capitulum in children from 6 to 10 years of age [4,6,14] (Fig. 2). osteochondrosis site, or osteochondral autograft may be recom-
Clinically, lateral pain and limited extension without locking are mended if conservative treatment fails, if the MRI shows articular
found. Radiographic changes progress toward fragmentation and surface damage, or a loose body is present [14,15].
then regeneration in 12 to 18 months as with any other primary The prognosis should be guarded because the capitulum is a
osteochondrosis condition. mature center with little remodeling capacity. In general, injuries
Osteochondritis dissecans affects only part of the capitulum in that are obvious on standard radiographs do not have a good prog-
older children (Fig. 3). The right side is most often affected, once nosis with conservative treatment and may lead to osteoarthritis
again pointing to the important role of trauma [6]. Lateral pain [14].
with extension limitation is also found, but episodes of elbow lock-
ing may occur. The osteochondral fragment is the site of avascular 4.1.3. Wrist
necrosis; this site will undergo the typical phases of repair with The most common condition is physeal osteochondrosis of the
revascularization, invasion by granulation tissue, osteoclasia of the distal radius in gymnasts [5].
necrotic site, growth of a neoplastic osteoid, and finally remodeling. Anatomically, adolescents tend to have a negative ulnar vari-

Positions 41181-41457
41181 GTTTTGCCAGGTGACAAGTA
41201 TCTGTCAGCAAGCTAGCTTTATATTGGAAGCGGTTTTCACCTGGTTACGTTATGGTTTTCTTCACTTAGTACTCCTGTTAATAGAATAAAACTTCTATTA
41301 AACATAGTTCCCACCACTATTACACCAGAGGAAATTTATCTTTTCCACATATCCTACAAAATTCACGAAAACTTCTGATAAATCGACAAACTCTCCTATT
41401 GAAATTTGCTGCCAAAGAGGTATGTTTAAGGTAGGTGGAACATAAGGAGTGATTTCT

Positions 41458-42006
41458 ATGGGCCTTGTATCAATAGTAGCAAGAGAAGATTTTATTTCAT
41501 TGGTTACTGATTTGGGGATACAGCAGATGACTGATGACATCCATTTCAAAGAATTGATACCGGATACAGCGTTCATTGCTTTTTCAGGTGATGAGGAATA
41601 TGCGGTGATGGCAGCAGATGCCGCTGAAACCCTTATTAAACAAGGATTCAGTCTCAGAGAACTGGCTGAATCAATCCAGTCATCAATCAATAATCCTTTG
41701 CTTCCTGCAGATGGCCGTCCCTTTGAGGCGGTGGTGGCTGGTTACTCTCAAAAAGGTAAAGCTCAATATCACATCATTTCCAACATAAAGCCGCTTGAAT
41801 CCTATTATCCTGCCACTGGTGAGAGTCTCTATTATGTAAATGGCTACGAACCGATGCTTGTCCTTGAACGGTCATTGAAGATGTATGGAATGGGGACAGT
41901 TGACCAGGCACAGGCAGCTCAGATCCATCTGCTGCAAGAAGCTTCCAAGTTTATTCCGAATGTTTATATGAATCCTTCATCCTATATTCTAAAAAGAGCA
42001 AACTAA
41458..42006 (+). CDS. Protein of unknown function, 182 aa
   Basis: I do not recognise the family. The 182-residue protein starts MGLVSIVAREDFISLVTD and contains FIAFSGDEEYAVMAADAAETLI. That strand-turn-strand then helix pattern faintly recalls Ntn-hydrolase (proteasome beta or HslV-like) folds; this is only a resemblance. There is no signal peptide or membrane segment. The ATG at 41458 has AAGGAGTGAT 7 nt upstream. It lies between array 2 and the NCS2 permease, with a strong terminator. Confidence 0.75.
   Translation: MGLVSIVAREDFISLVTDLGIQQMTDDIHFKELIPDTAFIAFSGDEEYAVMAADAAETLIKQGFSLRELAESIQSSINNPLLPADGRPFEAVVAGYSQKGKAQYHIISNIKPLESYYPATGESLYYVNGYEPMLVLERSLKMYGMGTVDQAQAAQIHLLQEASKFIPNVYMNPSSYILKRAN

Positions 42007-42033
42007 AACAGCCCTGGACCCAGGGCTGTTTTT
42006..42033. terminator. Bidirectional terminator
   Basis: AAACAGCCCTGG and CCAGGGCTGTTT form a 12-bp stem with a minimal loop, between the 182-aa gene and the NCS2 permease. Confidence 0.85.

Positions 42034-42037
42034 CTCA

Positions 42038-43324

Standard radiographs may show a lacuna, a loose body [4], or ance, meaning that the ulna is shorter than the radius. Therefore,
even enlargement of the radial head and accelerated bone mat- carpal impingement in gymnasts tends to occur in the radius, which
uration with early fusion of the epiphysis [6]. Magnetic resonance is a bit longer, leading to physeal injuries characterized by lack of
imaging (MRI) can be used to analyze the local vascularization, bone mineralization in the ossification area of the growth plate. This
edema, and the articular surface. appears on standard radiographs as physeal elongation followed

Fig. 3. Panner’s disease of the right elbow 2 years after onset in a 14-year-old tennis player complaining of pain and joint locking. The radiograph shows a sequestered
fragment while the MRI shows a loose body, which was surgically removed.
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and the large tuberosity of calcaneus or the Achilles’ tendon forms